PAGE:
Journal Article

Evolution of the <i>u</i>-band luminosity function from redshift 1.2 to 0

Matthew Prescott, Ivan K. Baldry and Phil A. James

in Monthly Notices of the Royal Astronomical Society

Published on behalf of The Royal Astronomical Society

Volume 397, issue 1, pages 90-102
Published in print July 2009 | ISSN: 0035-8711
Published online July 2009 | e-ISSN: 1365-2966 | DOI:
Evolution of the u-band luminosity function from redshift 1.2 to 0

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We produce and analyse u-band (λ≈ 355 nm) luminosity functions (LFs) for the red and blue populations of galaxies using data from the Sloan Digital Sky Survey (SDSS) u-band Galaxy Survey (uGS) and Deep Evolutionary Exploratory Probe 2 (DEEP2) survey. From a spectroscopic sample of 41 575 SDSS uGS galaxies and 24 561 DEEP2 galaxies, we produce colour magnitude diagrams and make use of the colour bimodality of galaxies to separate red and blue populations. LFs for eight redshift slices in the range 0.01 < z < 1.2 are determined using the 1/Vmax method and fitted with Schechter functions showing that there is significant evolution in M*, with a brightening of 1.4 mag for the combined population. The integration of the Schechter functions yields the evolution in the u-band luminosity density (LD) out to z∼ 1. By parametrizing the evolution as ρ∝ (1 +z)β, we find that β= 1.36 ± 0.2 for the combined populations and β= 2.09 ± 0.2 for the blue population. By removing the contribution of the old stellar population to the u-band LD and correcting for dust attenuation, we estimate the evolution in the star formation rate (SFR) of the Universe to be βSFR= 2.5 ± 0.3. Discrepancies between our result and higher evolution rates measured using the infrared and far-UV can be reconciled by considering possibilities such as an underestimated dust correction at high redshifts or evolution in the stellar initial mass function.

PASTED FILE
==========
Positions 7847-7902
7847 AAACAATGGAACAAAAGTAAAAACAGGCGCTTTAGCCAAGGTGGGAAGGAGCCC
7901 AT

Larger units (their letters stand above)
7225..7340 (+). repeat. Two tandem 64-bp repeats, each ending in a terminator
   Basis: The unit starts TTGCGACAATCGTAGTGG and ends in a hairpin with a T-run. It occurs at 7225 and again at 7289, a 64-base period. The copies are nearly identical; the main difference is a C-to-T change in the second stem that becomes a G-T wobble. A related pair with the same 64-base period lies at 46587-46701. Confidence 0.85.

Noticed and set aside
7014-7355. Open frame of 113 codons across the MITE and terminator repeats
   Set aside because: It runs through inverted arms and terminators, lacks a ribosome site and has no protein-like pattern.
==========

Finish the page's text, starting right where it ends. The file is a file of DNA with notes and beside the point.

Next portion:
Keywords: surveys; galaxies: evolution; galaxies: fundamental parameters; galaxies: luminosity function, mass function; ultraviolet: galaxies

Journal Article.  9047 words.  Illustrated.

Subjects: Astronomy and Astrophysics

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